Summit County Council: Basin General Plan still needs work | ParkRecord.com

Summit County Council: Basin General Plan still needs work

Two components of the Snyderville Basin General Plan that county staff have stressed as pertinent to the revised version of the guiding document dominated Wednesday’s hearing, as residents testified to their wariness of the policies’ future implications on development and growth.

The Summit County Council ultimately decided not to approve Phase 2 of the General Plan, which is intended to address future land uses and patterns of development.

"There is still some work to be done and I think we need more meetings to do it," County Council member Roger Armstrong said. "The more we hear from residents, the better. I think we have to go through some more brain cramps before we can fix it and arrive at something that is acceptable."

The two policies causing the most concern for residents are found in the land use and open space chapters.

According to the General Plan, Policy 2.3 states that no new entitlements will be approved until "existing entitlements are significantly exhausted," which staff has identified as one of the major pillars of Phase 2.

Summit County Development Director Pat Putt has said that part of the challenge is dealing with what hasn’t been built yet in the undeveloped parcels on the west side of the county.

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Bill Coleman, a Park City real estate executive, said that rule could hinder future community benefits that certain developments might yield.

"The problem that exists in 2.3 is it’s indicating there will be no increase over-base zoning in spite of what might be a very good opportunity to develop something not unlike Silver Creek Village which is something that is actually solving more problems with lower price housing in the community," Coleman said.

For Pete Gillwald, a Pinebrook resident, the policy’s unknown sunset date is troubling.

"This could go on the next three to five years," he said. "My concern is you have landowners who may not have the luxury of time. There are issues out there that need to be resolved. We hear the county is establishing certain timelines for transportation, but if there is no planning guideline in place, then we will be behind the eight-ball."

Residents also overwhelmingly testified against Policy 3.2, which states "prior to the recordation of conservation easements or deed restrictions for the long term preservation of open space, the transportation value of the property should be studied and if necessary, easements recorded," alluding to the establishment of transportation corridors.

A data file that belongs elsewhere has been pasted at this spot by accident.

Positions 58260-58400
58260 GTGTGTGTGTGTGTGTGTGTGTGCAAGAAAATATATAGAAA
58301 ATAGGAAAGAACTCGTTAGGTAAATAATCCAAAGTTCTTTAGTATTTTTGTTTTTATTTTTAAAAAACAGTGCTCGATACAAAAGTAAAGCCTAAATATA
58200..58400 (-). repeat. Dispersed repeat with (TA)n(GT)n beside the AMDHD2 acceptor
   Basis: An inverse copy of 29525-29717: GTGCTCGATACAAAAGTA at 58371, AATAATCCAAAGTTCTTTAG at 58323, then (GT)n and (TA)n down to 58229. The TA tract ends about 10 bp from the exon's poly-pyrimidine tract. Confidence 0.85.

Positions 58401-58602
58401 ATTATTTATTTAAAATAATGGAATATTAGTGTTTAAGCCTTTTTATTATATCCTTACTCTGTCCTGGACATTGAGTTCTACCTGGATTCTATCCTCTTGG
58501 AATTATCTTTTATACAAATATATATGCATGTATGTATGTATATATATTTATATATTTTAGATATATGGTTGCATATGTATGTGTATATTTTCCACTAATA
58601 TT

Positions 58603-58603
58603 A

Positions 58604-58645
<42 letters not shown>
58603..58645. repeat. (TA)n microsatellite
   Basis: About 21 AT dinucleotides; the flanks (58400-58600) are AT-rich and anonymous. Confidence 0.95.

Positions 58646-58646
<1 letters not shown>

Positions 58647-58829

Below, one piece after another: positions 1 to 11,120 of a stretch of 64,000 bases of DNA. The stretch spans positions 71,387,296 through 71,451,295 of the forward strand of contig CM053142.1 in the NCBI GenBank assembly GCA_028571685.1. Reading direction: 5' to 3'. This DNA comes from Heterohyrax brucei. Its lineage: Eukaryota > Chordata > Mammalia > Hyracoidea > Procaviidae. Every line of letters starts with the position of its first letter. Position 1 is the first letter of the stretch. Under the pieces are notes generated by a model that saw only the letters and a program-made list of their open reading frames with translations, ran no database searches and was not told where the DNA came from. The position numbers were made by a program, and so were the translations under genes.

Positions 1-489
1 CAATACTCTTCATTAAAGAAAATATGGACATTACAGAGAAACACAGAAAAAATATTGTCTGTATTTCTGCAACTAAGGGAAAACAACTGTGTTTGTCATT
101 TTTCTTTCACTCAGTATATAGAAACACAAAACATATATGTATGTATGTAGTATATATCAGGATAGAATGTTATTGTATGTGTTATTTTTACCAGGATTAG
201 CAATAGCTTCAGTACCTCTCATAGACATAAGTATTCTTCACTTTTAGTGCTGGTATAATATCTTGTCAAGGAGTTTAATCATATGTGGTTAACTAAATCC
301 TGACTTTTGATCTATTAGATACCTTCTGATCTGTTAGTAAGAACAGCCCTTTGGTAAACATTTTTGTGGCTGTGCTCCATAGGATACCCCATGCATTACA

Wendy Fisher, executive director of Utah Open Lands, said while she is "very in favor" of the county conducting transportation planning, she said the new language could have some "unintended consequences."

"The transportation value should be studied and, if necessary, easements recorded," Fisher said. "But you’ll have a chilling effect. Most of the landowners who love their land don’t see it as a transportation corridor. I think it is incredibly important to solve transportation, but the open space that is not creating development and traffic jams is not necessarily the problem."

Cheryl Fox, executive director of Summit Land Conservancy, also expressed concerns about the policy’s implications for private landowners of large parcels.

"I have heard from private landowners who are very concerned that if they were to donate a conservation easement that it could just go out of the room," Fox said. "And as one gentleman said, ‘Why would I do that instead of just developing myself if is going to be developed in the long run?"

"What I am afraid with this amendment is that it applies not just to public property but also private property," she added.

Fox suggested removing the amendment from the General Plan to perhaps allow the Basin Open Space Advisory Committee to adopt the policy. She said the emphasis on identifying transportation corridors does not coincide with the General Plan’s vision statement which lists open space, recreation and walkability among its top priorities.

After nearly two hours of discussion, County Council members were receptive to residents’ comments and unanimously agreed to keep the public hearing open to allow county staff to address the concerns raised during the hearing. County Council member Chris Robinson was absent from the meeting.

"I’m uncomfortable, at a minimum, with the wording," County Council member Claudia McMullin said of policy 2.3 "I’m very uncomfortable with the idea of no more zoning."

Additionally, McMullin said she "totally agrees" with residents’ comments about policy 3.2.

"It was never our intent to impact conservation values by taking into account transportation corridors," she said. "That should be something BOSAC (Basin Open Space Advisory Committee) takes into account."

County Council member Dave Ure said he personally believes the number one issue facing the area is transportation. However, he also acknowledged the potential for unintended consequences.

"Sometimes you want things so bad you don’t read the language," Ure said.

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